Amazon, the eCommerce giant, is gearing up to add the option to hire real estate agents via its professional services marketplace.
According to a report, Amazon has announced news that a placeholder website shows the option to hire a realtor, in effect becoming a direct competitor with Zillow. The report noted the page is in Amazon’s Home and Business Services section and speculated the company will likely offer the service in exchange for real estate referral fees from agents or firms similar to how it works with other professionals.
Amazon declined to comment on the report, but an unnamed source said a person looking for help to integrate local real estate agents with the professional service marketplace approached the company. The source said agents would have to pay an upfront fee to get leads in addition to real estate referral fees.
Given the Home and Business Services section also includes the ability for consumers to leave reviews, there’s expectations that Amazon could become a place to read reviews on local real estate agents as well.
“This could be an interesting ad angle,” said Sam DeBord, a broker at Seattle-area brokerage Coldwell Banker Danforth in the report. “So many review platforms, so little time.” DeBord said he filled out an application on the Home and Business Services section and received a response that stated: “… your selected profession is a new profession and there are no services on Amazon to list your estimates against. We’re considering your services and we will notify you if these become available.”
Amazon has been pushing into the housing market in a bigger way recently. Just this week, Recode reported news that the eCommerce giant is taking on Best Buy in the home installation and service market, where Geek Squad has dominated by quietly rolling out its own service unit. Recode, citing multiple sources and job postings, reported that during the last few months, Amazon has been hiring a gaggle of gadget experts who will offer free consultations for Alexa, its voice-activated virtual assistant, and will also install products for a fee inside consumers’ homes.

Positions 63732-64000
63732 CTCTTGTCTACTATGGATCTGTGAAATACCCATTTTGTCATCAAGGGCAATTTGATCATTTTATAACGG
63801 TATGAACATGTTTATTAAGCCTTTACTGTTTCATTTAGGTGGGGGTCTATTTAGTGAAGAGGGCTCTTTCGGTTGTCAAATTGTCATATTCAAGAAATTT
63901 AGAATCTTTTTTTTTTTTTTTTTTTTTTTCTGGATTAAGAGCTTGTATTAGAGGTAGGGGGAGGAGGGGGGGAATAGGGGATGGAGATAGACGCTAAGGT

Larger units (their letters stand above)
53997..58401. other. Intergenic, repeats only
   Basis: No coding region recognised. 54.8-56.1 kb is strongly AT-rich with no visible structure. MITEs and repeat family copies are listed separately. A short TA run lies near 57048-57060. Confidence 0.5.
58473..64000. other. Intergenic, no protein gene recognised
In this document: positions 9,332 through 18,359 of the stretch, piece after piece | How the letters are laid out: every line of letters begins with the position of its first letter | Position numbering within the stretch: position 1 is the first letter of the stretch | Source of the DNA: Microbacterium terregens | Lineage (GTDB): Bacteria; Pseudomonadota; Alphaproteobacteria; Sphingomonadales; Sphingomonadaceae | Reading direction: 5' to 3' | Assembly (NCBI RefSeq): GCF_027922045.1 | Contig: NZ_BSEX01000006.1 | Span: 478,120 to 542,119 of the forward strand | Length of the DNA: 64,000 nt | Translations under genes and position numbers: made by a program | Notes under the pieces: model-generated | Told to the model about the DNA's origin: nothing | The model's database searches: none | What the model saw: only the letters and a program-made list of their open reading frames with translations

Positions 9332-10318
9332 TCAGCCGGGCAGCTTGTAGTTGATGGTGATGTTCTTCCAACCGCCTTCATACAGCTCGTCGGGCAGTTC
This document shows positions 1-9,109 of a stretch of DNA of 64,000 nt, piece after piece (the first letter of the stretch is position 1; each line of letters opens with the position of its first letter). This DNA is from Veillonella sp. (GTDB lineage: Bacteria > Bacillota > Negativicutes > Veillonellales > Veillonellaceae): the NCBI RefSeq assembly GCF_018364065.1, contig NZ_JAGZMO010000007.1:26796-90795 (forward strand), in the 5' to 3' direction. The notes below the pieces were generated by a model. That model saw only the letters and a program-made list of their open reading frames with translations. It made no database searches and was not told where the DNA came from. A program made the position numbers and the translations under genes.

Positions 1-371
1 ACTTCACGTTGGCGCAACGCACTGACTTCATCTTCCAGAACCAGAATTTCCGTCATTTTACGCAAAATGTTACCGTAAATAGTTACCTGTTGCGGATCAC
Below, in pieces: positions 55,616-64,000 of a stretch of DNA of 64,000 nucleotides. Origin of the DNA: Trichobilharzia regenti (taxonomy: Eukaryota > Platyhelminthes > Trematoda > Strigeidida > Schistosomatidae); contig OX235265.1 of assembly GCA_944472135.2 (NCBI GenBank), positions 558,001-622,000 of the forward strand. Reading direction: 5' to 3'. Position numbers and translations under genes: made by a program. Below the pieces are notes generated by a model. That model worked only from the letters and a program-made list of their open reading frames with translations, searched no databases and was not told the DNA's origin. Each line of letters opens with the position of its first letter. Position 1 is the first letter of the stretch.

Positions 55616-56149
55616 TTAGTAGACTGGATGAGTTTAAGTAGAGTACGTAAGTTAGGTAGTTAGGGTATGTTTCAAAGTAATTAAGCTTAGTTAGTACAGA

The services, which Recode reports are currently available in seven markets, are aimed at helping customers put together a smart home in which everything from the heating to the lighting is controlled via a mobile app or, increasingly, a voice command.
The price for the installation of an Alexa-enabled smart thermostat is $99, and multi-device installations that take longer than an hour could cost more, reported Recode. Customers in the cities that offer the homeownership service can arrange the installation during checkout, making it easier to book the services.